► What we made of the Audi Quattro
► Our original review from August 1980
► Ronald 'Steady' Barker referees
When in March the arrival of the electrifying Audi Quattro generated a shockwave of excitement—consternation in some quarters — to ruffle the somewhat lethargic composure of the Geneva Salon, it sparked eulogies from the motoring press (including your very own Mel 'O'Drama' Nichols, who was one of the few privileged to drive one more than round the block: see CAR April). Yet I wondered: could the Audi really be that good? Was it so many streets ahead of the old Jensen FF?
One remembered the high hopes and expectations aroused 11 years earlier by Audi's NSU associates with the elegant and beautifully mannered R080, powered by that magically smooth and unobtrusive Wankel engine; then the years of unfulfilled promise and the final surrender, when engineering and finances had been overstrained in vain attempts to stretch the Wankel's longevity and contract its appetite.
New concepts never come to fruition without traumas, and when we point out manifest shortcomings the PR people will say: 'Ah yes, we're working on that', meaning the problem has proved insoluble so far. Or 'You have to remember this is only a pre-production prototype' which can cover a multitude of sins, some of which may be erased. So, what was the Quattro really like? I wondered as I arrived in Germany to find out. It wasn't the ideal weather for finding out, with the warm sun of midsummer on dry tarmac. Audi's home town is Ingolstadt, previously the DKW stronghold, on the banks of the Blue Danube some 45miles north of Munich. Between the two is a rolling green landscape patched to infinity with pole-framed hop-fields, the largest area in all Europe devoted to the beer-swilling fraternity; It looks like being a bumper year for the hop vines; will it be a vintage year for Audi? At the moment they have people working overtime, weekends included, while Ford and Opel are on short time and laying off labour, and if the Quattro succeeds in international rallying, it's bound to boost the Audi image and sales pattern.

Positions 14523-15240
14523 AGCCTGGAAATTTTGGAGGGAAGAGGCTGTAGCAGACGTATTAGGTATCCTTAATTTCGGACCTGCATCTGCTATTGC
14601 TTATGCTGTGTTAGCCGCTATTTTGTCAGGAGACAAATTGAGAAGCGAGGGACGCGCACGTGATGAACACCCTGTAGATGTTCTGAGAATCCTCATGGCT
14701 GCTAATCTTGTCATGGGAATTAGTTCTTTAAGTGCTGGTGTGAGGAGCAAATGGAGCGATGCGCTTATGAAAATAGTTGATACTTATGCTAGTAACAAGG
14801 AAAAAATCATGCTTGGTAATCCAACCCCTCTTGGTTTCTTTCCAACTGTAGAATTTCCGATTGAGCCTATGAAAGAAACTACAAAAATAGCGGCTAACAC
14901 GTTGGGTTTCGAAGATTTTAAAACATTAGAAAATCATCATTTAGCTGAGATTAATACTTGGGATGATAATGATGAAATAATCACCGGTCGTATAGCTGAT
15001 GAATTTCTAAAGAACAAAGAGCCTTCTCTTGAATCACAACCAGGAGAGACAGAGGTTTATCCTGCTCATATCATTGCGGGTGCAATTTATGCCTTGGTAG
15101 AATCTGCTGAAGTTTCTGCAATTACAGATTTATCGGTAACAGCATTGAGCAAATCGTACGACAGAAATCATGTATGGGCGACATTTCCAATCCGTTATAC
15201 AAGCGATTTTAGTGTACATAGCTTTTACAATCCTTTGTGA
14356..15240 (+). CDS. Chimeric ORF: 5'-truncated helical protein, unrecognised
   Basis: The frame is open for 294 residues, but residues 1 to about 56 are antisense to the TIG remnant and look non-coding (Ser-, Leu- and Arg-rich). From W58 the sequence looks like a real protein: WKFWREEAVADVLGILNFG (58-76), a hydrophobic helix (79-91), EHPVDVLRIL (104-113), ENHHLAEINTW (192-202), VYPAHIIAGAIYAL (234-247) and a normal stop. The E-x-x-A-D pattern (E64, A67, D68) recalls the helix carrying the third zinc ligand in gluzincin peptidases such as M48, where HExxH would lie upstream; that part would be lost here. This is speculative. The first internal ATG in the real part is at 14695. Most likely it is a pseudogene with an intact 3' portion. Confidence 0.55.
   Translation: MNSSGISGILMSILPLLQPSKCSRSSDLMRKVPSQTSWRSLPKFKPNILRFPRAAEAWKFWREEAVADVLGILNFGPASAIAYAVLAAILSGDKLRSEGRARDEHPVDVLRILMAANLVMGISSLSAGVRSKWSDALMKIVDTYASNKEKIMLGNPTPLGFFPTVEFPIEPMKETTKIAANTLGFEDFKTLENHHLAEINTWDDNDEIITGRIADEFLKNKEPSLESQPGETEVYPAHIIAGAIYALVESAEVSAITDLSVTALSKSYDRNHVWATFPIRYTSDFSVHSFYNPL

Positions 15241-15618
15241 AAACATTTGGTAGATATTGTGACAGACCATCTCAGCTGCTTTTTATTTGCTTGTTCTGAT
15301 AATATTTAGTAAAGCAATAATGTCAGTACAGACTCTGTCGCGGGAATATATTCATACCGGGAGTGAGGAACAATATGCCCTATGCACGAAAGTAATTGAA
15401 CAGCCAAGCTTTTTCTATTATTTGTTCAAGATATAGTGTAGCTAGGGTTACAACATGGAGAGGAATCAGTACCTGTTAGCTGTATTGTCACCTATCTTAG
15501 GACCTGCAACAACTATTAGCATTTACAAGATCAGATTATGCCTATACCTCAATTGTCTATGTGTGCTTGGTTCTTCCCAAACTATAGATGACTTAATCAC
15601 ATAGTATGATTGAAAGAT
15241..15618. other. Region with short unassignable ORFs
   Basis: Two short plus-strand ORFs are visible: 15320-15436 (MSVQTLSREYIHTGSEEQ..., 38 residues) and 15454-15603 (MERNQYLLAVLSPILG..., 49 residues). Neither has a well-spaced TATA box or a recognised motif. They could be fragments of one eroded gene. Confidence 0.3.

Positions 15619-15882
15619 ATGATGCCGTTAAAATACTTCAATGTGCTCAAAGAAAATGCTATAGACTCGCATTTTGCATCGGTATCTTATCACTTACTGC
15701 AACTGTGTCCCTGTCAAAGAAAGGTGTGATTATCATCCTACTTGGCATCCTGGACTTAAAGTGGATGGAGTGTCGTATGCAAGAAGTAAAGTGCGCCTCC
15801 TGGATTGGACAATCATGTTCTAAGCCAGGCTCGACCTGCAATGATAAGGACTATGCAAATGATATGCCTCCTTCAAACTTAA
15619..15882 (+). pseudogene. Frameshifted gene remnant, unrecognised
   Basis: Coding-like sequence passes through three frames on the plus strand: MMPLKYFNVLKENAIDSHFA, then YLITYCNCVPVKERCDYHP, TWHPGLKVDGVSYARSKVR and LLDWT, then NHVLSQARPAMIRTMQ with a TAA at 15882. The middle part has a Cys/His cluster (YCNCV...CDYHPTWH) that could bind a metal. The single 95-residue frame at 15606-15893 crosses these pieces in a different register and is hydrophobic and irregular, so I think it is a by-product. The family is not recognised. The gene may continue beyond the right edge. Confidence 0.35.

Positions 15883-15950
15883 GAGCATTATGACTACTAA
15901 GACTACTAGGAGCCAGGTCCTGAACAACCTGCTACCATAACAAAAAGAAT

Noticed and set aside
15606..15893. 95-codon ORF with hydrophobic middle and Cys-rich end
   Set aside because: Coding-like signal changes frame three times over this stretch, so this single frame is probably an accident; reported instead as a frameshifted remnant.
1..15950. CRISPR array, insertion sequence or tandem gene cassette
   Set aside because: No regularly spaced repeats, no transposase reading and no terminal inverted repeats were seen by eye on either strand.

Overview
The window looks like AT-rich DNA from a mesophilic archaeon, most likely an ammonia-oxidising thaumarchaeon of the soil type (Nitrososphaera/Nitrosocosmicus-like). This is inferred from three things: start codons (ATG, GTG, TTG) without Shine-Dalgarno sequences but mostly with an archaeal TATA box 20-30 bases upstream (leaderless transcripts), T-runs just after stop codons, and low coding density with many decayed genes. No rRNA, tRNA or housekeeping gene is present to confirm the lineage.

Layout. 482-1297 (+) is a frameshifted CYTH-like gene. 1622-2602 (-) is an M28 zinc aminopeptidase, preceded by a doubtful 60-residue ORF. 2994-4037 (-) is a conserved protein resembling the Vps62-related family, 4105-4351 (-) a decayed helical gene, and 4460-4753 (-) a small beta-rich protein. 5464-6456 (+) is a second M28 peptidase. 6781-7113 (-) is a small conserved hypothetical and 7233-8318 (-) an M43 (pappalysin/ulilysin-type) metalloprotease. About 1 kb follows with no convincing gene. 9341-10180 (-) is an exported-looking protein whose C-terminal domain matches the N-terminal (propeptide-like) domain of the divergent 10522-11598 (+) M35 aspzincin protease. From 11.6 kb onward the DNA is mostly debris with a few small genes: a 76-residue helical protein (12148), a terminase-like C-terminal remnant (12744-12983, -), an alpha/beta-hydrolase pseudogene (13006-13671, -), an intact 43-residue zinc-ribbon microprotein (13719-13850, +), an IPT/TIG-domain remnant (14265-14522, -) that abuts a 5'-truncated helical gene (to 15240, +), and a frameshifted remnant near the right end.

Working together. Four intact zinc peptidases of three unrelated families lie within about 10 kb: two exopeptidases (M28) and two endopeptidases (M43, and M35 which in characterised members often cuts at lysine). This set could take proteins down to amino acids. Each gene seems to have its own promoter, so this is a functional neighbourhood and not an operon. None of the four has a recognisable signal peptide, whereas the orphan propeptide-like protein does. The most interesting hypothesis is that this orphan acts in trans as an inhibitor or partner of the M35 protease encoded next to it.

So there's no question of the Quattro being a desperate PR stunt or last-ditch stand, although company men will tell you openly that it sprang from an imagined need somehow to draw attention to the marque, perhaps as a prop against their own or public complacency. You have to anticipate such a need by several years, and the first-off all-wheel-drive Audi was running a full three years before the 1980 Salon, while the first 400 customers will still have to wait until the autumn for delivery. This project, then, began as a 'let's try it' exercise, a technical adventure to try to pull something exciting but practical and saleable out of the bag without hanging a financial millstone around the company neck.